Automation could send long-haul truckers driving into the sunset
Autonomous trucks could one day replace more than 90% of all highway trucking, which could have a profound impact on as many as 500,000 long-haul truckers, a new study found.
Why it matters: Automation, and its potential impact on human labor, is a widespread concern for workers in many industries. While labor markets continually evolve, it often takes time for displaced workers to adapt to new jobs requiring different skills.
Driving the news: The study by researchers at the University of Michigan and Carnegie Mellon University assessed the impact of autonomous trucking on operator-hours, depending on how the technology — now being tested in Sun Belt states — is deployed.
- They looked at operator-hours, not jobs, because many truckers are independently employed.
- Using federal data about trucking shipments, and the operator-hours used to fulfill those shipments, they explored various deployment scenarios and how those might evolve over time.
What they found: The impacts of automation might not happen all at once.
- “If automation is restricted to Sun Belt states (including Florida, Texas and Arizona) — because the technology may not initially work well in rough weather — about 10% of the operator hours will be affected,” said study co-author Parth Vaishnav, assistant professor of sustainable systems at the University of Michigan School for Environment and Sustainability.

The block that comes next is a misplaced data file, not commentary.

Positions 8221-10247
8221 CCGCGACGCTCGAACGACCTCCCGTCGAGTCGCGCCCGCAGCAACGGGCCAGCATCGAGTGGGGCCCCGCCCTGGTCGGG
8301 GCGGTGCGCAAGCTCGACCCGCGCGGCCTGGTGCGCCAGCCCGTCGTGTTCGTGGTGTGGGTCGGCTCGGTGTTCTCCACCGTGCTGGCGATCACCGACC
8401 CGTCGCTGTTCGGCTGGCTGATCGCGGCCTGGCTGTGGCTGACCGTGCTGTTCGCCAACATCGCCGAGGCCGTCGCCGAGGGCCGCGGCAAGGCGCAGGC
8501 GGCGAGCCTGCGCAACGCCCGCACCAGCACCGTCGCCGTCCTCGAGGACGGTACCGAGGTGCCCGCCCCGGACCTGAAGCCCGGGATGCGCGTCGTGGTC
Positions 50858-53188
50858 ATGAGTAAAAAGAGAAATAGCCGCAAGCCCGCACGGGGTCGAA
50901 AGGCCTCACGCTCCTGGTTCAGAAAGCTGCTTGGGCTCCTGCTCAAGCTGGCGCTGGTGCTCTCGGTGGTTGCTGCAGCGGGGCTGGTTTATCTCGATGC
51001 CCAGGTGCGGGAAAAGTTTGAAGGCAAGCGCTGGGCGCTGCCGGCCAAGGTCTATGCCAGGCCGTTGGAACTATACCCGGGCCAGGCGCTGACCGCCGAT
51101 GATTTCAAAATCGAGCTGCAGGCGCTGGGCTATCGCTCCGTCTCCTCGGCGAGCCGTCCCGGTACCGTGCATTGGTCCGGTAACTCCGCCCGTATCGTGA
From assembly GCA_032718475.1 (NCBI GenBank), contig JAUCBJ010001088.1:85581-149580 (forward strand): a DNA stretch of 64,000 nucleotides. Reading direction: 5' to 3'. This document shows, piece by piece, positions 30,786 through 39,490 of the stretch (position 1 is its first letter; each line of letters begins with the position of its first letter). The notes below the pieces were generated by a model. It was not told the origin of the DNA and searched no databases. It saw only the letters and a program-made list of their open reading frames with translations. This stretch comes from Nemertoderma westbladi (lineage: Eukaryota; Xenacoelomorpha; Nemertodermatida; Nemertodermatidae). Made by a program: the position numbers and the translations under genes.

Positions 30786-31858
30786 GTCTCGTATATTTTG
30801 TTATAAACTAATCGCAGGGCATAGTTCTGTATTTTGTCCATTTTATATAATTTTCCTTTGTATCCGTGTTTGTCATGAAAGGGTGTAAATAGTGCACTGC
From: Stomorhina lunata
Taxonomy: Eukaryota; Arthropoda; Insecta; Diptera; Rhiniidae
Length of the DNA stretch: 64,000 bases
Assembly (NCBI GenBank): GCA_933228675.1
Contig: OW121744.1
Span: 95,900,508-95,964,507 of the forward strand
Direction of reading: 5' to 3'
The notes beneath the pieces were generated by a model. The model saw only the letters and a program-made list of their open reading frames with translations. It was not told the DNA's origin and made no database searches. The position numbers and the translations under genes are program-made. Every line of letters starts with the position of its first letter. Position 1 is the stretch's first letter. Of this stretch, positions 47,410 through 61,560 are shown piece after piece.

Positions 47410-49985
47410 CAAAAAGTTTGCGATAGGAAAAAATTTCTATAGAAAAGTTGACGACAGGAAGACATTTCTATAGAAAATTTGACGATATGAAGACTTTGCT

- If automated trucks were deployed across the U.S., in all types of weather, then up to 94% of operator hours would be affected — the equivalent of 500,000 truck driver jobs, their research found.
- The findings are consistent with a sprawling 2020 MIT study, which concluded that technological advances in AI and automation will have an enormous impact on the workforce, but it may take decades for those effects to be fully felt.
How it would work: Many automated trucking developers envision the use of transfer hubs, where cargo trailers would be handed off between humans and robots.
- Autonomous trucks would carry freight on the highway, between the hubs.
- Human drivers in conventional trucks would then take over on local streets to the final destination.
What they're saying: Drivers displaced by autonomous trucks could find work closer to home on short-haul routes, or even in newly created logistics jobs at transfer hubs, AT developers say.
- But the U-M study found that those jobs would not be sufficient to fully replace long-haul truckers' earnings.
- Short-haul jobs typically pay less than long-haul jobs, the study noted.
Editor's note: This story originally published on March 28.